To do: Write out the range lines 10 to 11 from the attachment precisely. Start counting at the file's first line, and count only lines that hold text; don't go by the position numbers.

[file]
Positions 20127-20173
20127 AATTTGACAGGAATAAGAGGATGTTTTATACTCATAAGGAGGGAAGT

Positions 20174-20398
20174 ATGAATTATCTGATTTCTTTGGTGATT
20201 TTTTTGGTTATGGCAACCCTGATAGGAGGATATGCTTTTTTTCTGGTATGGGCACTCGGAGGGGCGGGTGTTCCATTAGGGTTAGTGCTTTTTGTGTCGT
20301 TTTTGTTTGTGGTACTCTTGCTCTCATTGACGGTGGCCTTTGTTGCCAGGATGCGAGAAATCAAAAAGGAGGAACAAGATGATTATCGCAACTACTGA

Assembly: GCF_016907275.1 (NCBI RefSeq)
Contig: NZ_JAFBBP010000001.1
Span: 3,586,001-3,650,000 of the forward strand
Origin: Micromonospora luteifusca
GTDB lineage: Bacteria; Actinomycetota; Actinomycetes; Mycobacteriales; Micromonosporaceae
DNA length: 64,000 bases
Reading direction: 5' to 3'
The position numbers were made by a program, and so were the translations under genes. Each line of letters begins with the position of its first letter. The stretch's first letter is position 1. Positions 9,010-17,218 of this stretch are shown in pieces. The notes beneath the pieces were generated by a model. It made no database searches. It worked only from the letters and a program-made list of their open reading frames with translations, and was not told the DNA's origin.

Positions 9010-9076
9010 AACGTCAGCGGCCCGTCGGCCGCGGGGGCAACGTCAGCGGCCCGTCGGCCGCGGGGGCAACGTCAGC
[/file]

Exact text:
Origin: Micromonospora luteifusca
GTDB lineage: Bacteria; Actinomycetota; Actinomycetes; Mycobacteriales; Micromonosporaceae